Thoughts on innovation

Symantec fired their CEO, in part because he was not making progress on innovation/new product development (see previous blog post). This change seems like more evidence that people use the word innovation as a buzzword and don’t really understand what it means. It also brings up a topic for a future blog post, can large companies truly innovate?

In Symantec’s case, the CEO was charged with redefining the company – a move from an antivirus to a “security” firm. Can we really call failure to make that transformation lack of innovation?

Back in December, the Wall Street Journal had an almost comical article about the use and abuse of the word innovation. See Is a Peanut Butter Pop-Tart an Innovation (http://online.wsj.com/news/articles/SB10001424052702304854804579236601411310502)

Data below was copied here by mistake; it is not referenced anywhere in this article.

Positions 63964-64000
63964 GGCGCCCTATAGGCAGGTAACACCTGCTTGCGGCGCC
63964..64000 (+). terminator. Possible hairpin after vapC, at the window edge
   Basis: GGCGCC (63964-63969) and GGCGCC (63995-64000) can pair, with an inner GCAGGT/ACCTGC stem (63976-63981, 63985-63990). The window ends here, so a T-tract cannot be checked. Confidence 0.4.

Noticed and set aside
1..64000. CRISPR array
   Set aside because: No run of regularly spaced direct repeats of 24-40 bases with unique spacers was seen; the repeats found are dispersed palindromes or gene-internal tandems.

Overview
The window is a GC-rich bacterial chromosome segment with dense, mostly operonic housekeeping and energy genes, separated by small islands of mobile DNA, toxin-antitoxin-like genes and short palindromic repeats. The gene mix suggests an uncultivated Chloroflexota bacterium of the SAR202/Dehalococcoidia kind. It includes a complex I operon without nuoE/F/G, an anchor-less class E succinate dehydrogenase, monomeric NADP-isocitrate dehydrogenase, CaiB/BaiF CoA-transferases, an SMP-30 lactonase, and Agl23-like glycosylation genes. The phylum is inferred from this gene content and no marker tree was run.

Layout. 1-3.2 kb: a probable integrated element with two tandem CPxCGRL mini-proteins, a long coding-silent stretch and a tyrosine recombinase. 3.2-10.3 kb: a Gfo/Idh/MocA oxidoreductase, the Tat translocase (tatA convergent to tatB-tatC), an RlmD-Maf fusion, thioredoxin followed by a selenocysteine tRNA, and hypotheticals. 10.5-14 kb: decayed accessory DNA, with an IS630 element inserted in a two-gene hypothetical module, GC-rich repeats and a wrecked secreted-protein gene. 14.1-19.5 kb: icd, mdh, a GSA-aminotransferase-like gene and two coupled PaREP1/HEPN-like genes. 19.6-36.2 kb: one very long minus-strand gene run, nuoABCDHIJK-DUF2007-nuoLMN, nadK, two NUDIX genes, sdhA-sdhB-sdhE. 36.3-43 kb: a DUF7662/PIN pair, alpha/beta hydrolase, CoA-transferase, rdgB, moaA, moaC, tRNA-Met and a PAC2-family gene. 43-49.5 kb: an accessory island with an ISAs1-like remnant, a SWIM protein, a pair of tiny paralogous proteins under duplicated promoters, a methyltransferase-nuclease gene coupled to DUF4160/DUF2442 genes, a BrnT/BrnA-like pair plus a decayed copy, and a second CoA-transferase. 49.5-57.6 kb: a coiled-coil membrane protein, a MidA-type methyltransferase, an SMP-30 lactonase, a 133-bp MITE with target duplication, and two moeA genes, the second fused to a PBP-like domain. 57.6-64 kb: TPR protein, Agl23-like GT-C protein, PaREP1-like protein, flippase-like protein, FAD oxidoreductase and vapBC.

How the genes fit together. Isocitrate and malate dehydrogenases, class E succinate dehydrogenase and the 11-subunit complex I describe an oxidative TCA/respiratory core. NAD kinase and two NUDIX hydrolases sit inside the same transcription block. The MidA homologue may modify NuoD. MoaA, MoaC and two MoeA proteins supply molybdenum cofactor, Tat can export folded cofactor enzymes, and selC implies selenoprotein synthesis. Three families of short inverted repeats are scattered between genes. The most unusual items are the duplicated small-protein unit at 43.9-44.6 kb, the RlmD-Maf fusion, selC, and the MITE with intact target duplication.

Following that, Bill Taylor posted Stop Me Before I “Innovate” Again! to the Harvard Business Review Blog (http://blogs.hbr.org/2013/12/stop-me-before-i-innovate-again/) and challenged everyone to ban the use of the word in 2014.

Since we can’t seem to stop ourselves from talking about innovation, here’s another take from Ron Ashkenas (http://blogs.hbr.org/2014/01/dont-abandon-innovation-simplify-it/). Ashkenas’s post is great in that it walks people through the process of innovation. I agree that simple is better or, said another way, complicate only as necessary. I don’t think we are applying innovation concepts consistently or that it is appropriate to call certain things innovation at all until we do, it will remain a buzzword without much meaning.

Perhaps we need to standardize some “buckets” around innovation, adjacency, new market expansion, packaging, and plain old “hail mary passes” that are all occasionally confused for new ideas that are truly innovative.

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